Friday, 21 March 2014

21/03/14 - Strickland

The theme of a recent JuicyPips centred around celebrating the LP as an entity, lamenting the buffet culture of downloading a track here and a track there, and suggesting that today’s music consumer doesn’t appreciate the craft of the album in the way that their parents did. But there’s one recent album that spins this concept around; that proves that there are still people who have the wherewithal to clear forty-five minutes out of their day, sit down and just listen to an album from start to finish. I’m talking about Plan B’s ‘The Defamation of Strickland Banks’.

This is arguably one of the greatest albums of the twenty-first century. The most impactful element of its launch was that it was so very unexpected; Plan B’s critically acclaimed first album, 2006’s ‘Who Needs Actions When You Got Words’ was a rather gritty hip-hop album (albeit with enough indie nods to give it pan-genre appeal). For his second long-player to be a soul record was something that shocked and surprised many, and he didn’t enter into it lightly either – it wasn’t a Robbie Williams-esque ‘yeah, I’ll have a pop at that, it’ll rake in some cash’ effort, he went all-out in pursuit of perfection. He polished up his singing to an obsessive degree, he assembled a solid backing band, he did his research to get the whole thing musically spot-on. And then he cloistered himself away to craft a concept album.

Now, the phrase ‘concept album’ always brings mixed results, but there’s nothing to fear here. The concept of 2010’s ‘The Defamation of Strickland Banks’ is relatively simple: it’s an album that tells a story, with each song representing a chapter of the tale. So while some tracks were released as singles (as is a major-label necessity, natch), it makes most sense if you listen to the whole thing, in order.
Strickland Banks is the fictional protagonist, a sort of Generation Y Ziggy Stardust. He’s a suave and successful soul singer, and the album tells the story of his downfall as he’s imprisoned for a crime he didn’t commit. The whole thing is brilliantly written and beautifully crafted. And here’s what happens, track by track:

Love Goes Down / Writing’s On The Wall
The first two tracks on the album are songs being sung by Strickland Banks in concert. They’re fairly traditional soul numbers that set the scene for the narrative. (They also serve to really confuse any fan of the first album who buys this one, unaware of the back story, and wonders if the distributor’s put the wrong disc in the case…)

Stay Too Long
This chronicles the after-party. Following the show, Strickland and his entourage go out on the town, get drunk, cause a bit of mischief. He meets a girl, they get in a cab, they go to a hotel, they get it on.

She Said
Following the one night stand, the girl turns out to be an obsessive fan. She’s telling him over and over that she loves him, that ‘when I first heard ‘Love Goes Down’ something started burning in my heart’. Strickland is understandably disturbed by this, and he shows her the door. She doesn’t take it well.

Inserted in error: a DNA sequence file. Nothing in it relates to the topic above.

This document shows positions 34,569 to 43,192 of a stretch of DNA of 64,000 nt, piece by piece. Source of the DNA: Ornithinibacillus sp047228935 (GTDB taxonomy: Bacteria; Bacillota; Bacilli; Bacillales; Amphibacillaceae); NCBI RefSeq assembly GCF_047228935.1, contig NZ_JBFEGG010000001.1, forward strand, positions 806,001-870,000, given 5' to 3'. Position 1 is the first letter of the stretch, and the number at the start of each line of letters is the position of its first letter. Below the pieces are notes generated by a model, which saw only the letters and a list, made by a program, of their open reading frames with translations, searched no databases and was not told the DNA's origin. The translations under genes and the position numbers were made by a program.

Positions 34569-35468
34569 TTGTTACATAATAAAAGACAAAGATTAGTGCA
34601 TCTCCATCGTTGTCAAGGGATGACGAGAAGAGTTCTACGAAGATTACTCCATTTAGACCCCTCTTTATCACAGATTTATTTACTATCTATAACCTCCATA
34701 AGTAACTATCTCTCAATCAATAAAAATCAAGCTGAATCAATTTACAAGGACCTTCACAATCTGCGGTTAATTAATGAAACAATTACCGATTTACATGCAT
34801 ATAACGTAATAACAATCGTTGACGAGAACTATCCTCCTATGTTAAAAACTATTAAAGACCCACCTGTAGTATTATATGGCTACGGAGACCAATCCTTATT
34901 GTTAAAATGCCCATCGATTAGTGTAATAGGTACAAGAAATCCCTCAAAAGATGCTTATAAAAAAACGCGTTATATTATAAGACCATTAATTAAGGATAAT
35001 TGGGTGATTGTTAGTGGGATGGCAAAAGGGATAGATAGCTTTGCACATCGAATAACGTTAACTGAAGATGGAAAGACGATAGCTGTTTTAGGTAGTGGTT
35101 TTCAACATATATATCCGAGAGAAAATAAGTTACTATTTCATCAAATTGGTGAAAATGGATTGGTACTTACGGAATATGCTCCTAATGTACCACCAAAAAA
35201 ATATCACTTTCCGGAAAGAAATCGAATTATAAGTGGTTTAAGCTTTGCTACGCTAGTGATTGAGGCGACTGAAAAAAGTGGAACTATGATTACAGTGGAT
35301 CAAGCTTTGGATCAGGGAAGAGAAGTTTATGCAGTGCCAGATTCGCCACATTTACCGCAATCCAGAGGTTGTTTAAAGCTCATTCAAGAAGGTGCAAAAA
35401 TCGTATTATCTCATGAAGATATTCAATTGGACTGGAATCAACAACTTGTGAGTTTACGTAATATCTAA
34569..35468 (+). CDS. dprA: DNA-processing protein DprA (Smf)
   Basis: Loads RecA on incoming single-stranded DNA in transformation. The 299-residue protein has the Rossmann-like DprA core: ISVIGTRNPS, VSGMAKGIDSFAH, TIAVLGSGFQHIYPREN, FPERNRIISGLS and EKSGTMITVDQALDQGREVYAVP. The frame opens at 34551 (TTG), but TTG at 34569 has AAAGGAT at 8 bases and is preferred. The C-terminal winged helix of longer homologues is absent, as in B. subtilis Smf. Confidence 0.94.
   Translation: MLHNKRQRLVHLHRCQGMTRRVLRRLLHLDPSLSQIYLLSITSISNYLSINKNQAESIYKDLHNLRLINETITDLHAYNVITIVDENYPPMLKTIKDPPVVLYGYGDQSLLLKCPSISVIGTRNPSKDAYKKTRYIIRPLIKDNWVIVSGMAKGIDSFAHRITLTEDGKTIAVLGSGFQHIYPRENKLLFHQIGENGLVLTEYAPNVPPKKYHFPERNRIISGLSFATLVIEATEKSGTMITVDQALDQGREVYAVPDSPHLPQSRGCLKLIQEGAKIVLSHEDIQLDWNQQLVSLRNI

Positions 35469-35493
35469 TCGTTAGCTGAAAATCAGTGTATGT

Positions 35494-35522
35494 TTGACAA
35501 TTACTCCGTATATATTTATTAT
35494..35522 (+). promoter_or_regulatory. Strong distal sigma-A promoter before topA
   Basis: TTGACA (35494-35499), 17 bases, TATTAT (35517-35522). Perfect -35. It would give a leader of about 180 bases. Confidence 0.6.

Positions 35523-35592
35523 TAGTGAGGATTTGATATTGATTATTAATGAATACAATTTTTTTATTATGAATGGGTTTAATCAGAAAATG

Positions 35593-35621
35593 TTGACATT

The next thing we know, Strickland is testifying in court, having been accused of raping the woman.

Welcome to Hell
…and so he finds himself in prison. A famous face surrounded by criminals. ‘I put my brave face on,’ he says. ‘Can’t let them know that I’m scared.’

Hard Times / The Recluse
These two tracks illustrate how he’s having a really bad time, becoming increasingly psychologically damaged by his incarceration and the irreparable damage that the allegations have caused to his lifestyle and career. He’s frightened, alone, losing hope.

Traded In My Cigarettes
Harassed and abused by other prisoners, he saves up his cigarettes and uses them as currency to purchase a shiv on the black market in order to protect himself. 

Prayin’
Strickland is attacked by another prisoner. Using his shiv to defend himself, he inadvertently kills his assailant. As a second attacker approaches, Strickland is saved by another inmate who kills the second man. This ally is serving a life sentence and offers to take the blame for both killings, given that Strickland is serving a five-year stretch. He agrees, but is wracked by crushing guilt.

Darkest Place
Unable to cope with this guilt, Strickland spirals into depression. Months of nightmares and soul-searching lead him to lose his faith. All hope is gone.

Free / I Know A Song
He becomes increasingly consumed by the injustices that have resulted from that initial wrongful accusation, yearning to be free, incensed by the loss of everything he had. He slowly comes to accept prison life as a reality, but cannot accept the circumstances that landed him there.

What You Gonna Do
…and finally we find Strickland back in court as new evidence is brought to the case. His loneliness is exacerbated by his loved ones’ absence from the courtroom. He’s given up on himself; ‘you can set me free or bang me up, just stop torturing me, tell me what you’re gonna do… you can cut me loose, or you can bind me up, ’cos to tell you the truth, I don’t really give a fuck’.
And his fate? Well, if you know the album, you’ll know. If you don’t, I won’t ruin the ending.

‘Defamation…’ really is the complete package – compelling plot, beautiful arrangement, sublime production. It’s one of the great albums of our time. Go on, clear forty-nine minutes and fifty-eight seconds from your schedule this afternoon and revel in the pure cinematic splendour of it all.
Albums are still being made as albums, rather than just collections of songs. And this one’s a masterpiece.

(Sorry, JuicyPips will go back to trying to be funny next week, promise.)






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